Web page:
Illuminating the pitfalls of superstars

Will The Next Big Thing in sports be a white male?

Will it be a black man?

A woman?

Someone who is straight?







An NBA point guard who's Asian American?

A charismatic Southerner who wins the Masters, hasn't taken a golf lesson and owns the General Lee from "The Dukes of Hazzard."

A 6-foot-8 woman who becomes only the second woman to ever dunk during an NCAA tournament game?

This is our obsession in sports. We always want The Next Big Thing, an athlete who can dominate over years, not just a weekend or a stretch of midseason games.

Already, Bubba Watson's future is being projected. Will he fill the outsized role? Is he the heir apparent to Tiger Woods?

Can he become a bona fide superstar, one whose appeal crosses cultures, regions and age groups? Can he inspire widespread adoration beyond just golf zealots?

It's too soon to tell, but the speculation two days after Watson's first major win raises a question: Why would any sport want the Next Big Thing?

Over the last two years, Tiger Woods has gone from a dominant, perennial champion to an erratic mess who sometimes plays like he couldn't sink a crumpled paper ball in the wastebasket, much less make a clutch putt.

At his apex, Woods arguably was the most dominant athlete on the planet. Woods had become so powerful that it was once suggested he separate from the PGA Tour and start his own tour.

Since Tiger's fall, golf has struggled to connect with casual fans, young ones in particular. As we question whether Tiger can ever return to form, perhaps we should be asking whether the sport of golf can create big-time buzz if Woods is never the same.

And that's despite the excellent golf played by other golfers, including at this year's Masters. Watson, with his untamed hair, provided fans with a wild, heartwarming storyline. And, a playoff.

But the ratings from this year's Masters are in -- and they weren't good. The final round of the Masters drew its worst preliminary television ratings since 2004. It represented a 22 percent drop from last year's tournament.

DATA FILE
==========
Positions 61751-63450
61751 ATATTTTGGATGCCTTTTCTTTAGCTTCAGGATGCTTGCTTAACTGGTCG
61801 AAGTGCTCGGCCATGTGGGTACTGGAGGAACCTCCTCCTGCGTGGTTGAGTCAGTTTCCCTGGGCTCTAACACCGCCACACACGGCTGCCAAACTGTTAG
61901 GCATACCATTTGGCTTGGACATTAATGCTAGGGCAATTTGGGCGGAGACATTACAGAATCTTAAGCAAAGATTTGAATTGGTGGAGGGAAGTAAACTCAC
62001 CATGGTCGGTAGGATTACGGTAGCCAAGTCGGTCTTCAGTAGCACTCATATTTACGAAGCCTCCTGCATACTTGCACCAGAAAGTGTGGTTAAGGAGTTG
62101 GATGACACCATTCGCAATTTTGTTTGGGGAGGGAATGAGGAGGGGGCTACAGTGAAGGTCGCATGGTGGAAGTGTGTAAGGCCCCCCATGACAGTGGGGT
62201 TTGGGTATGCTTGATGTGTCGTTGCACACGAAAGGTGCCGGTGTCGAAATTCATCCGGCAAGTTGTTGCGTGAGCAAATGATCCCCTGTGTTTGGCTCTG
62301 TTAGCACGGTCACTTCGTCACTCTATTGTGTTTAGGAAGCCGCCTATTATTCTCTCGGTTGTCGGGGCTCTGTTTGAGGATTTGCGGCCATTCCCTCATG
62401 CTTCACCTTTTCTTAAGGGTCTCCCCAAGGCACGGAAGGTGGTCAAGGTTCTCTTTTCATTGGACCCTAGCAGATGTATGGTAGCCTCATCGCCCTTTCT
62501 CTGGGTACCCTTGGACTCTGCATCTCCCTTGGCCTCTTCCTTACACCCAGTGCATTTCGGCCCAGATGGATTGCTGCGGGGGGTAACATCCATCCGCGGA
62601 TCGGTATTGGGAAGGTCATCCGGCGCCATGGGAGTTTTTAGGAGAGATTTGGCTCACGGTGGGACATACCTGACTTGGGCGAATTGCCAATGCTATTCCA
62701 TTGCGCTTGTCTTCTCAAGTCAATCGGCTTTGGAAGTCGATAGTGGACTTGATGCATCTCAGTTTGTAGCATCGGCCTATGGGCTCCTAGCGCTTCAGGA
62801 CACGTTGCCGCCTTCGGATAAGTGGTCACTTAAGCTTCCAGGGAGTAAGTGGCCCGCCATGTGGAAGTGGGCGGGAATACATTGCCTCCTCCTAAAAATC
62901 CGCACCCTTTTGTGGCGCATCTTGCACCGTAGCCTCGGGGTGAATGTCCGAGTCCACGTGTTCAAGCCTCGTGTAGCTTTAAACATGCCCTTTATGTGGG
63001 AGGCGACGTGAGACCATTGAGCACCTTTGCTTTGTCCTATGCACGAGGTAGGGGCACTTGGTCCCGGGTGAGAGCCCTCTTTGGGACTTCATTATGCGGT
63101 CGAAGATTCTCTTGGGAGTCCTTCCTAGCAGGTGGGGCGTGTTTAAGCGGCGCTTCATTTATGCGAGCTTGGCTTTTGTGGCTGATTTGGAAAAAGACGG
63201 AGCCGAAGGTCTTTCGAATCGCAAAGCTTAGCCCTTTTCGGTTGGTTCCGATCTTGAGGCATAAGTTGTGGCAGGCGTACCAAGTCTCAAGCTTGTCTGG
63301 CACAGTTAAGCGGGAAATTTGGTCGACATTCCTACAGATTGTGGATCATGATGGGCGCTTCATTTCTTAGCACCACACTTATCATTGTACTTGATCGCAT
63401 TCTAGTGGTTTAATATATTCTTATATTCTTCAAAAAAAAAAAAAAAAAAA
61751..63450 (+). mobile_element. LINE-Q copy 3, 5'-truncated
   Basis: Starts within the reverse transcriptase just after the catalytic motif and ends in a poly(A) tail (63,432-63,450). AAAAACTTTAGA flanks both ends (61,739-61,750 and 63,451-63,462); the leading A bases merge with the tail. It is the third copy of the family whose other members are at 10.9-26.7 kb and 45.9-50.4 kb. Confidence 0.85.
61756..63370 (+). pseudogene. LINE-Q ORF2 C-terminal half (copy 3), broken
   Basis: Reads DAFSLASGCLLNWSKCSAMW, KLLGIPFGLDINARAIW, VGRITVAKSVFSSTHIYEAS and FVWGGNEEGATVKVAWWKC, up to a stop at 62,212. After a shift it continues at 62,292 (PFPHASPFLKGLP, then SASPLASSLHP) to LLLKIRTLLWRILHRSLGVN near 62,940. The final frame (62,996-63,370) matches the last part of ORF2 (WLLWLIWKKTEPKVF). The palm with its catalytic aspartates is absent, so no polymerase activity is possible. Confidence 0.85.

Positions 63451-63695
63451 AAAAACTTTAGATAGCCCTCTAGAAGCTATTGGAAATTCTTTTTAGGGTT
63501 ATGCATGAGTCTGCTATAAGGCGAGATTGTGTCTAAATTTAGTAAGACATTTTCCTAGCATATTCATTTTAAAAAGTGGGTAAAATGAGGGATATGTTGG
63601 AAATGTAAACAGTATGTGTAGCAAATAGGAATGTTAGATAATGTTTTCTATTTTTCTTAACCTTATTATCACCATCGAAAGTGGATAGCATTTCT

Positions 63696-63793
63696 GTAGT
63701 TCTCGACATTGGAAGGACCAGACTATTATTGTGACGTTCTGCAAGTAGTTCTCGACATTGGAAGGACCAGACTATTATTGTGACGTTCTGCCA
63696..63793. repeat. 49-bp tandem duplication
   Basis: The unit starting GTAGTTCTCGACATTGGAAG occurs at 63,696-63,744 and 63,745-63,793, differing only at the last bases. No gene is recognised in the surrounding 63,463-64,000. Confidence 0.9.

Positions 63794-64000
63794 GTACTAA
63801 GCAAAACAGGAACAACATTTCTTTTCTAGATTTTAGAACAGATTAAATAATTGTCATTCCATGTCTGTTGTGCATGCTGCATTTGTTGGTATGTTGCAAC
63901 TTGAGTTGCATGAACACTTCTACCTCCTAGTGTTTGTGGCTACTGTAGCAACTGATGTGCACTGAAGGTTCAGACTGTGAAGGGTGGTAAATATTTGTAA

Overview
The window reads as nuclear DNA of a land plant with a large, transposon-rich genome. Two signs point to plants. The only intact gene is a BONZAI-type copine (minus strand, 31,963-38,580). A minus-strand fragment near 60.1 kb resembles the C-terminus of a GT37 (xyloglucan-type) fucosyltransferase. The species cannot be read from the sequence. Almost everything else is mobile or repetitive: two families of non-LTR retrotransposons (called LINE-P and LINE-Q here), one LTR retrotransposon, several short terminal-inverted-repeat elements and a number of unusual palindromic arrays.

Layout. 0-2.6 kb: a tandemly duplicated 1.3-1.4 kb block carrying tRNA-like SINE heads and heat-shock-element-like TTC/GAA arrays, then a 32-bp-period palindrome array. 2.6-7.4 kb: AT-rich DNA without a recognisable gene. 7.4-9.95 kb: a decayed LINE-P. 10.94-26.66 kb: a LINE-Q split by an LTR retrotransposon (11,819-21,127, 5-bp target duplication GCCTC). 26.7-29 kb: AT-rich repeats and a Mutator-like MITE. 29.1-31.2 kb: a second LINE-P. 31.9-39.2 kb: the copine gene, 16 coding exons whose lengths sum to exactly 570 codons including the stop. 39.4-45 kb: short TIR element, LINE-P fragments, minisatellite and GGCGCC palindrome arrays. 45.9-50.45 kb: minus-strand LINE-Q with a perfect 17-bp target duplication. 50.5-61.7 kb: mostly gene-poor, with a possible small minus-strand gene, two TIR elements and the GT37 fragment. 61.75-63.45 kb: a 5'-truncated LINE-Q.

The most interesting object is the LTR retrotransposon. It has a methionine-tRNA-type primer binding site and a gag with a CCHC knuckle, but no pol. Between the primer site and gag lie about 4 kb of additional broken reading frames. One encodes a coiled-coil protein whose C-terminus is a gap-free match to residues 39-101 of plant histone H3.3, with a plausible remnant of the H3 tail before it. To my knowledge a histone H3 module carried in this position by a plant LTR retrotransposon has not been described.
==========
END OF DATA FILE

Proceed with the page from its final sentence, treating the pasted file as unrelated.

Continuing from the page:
Presumably, had Woods been in contention, as he was early on Sunday in 2011, there would have been a ratings explosion.

Seeing as how golf hasn't figured out how to sustain and grow interest during two years of up-and-down play by Tiger, is it healthy for any sport to be so attached to one superstar?

Another example: Long term, did it help or hurt the NBA to be so dependent on Michael Jordan?

Jordan was the NBA for at least the 1990s, when the Bulls won six titles. And there is no questioning his contributions to the league's growth. His worldwide popularity helped the NBA become a global game. He changed not only the way we consumed the NBA but also the expectations of what superstars should be able to achieve. His accomplishments influence how we discuss and analyze the stars of today.

Jordan also changed the NBA's marketing strategy. The league accelerated the promotion of superstars and individual matchups at the expense of rivalries and franchises.

Since a single elite player can change a franchise's destiny as soon as he joins the roster, it always has made sense to market those game-changing NBA players. But the growth of superstar-strategic marketing also has inflated the superstar ego. And it creates a vacuum when the one guy who fills the lead marketing role is injured, or can no longer shoulder it, or retires.

The league has searched for Jordan's replacement, but has yet to find him. Sure, LeBron James, Kobe Bryant and Dwyane Wade are international stars, but none of them is as beloved as Jordan (nor has any of them won as many rings).

No one player is the NBA. No one player may ever fill that role again.

This is not to say the NBA and golf are worse off because of two of the biggest stars in sports history. It's just that there is a downside to being overrun by The Next Big Thing, especially after he becomes The Past Big Thing.

The irony is that Jordan and Woods connected with so many people despite being perfectly, purposely bland. They were the antithesis of Muhammad Ali, a bold, dynamic character with strong political beliefs who often was more hated than adored.

Is The Next Big Thing an oddity like Tim Tebow, a devout Christian whose unconventional quarterbacking sometimes makes people's blood boil like hot fish grease?

Or is The Next Big Thing lurking undiscovered?

No one knows for sure. But maybe we don't need the next big thing as much as we think.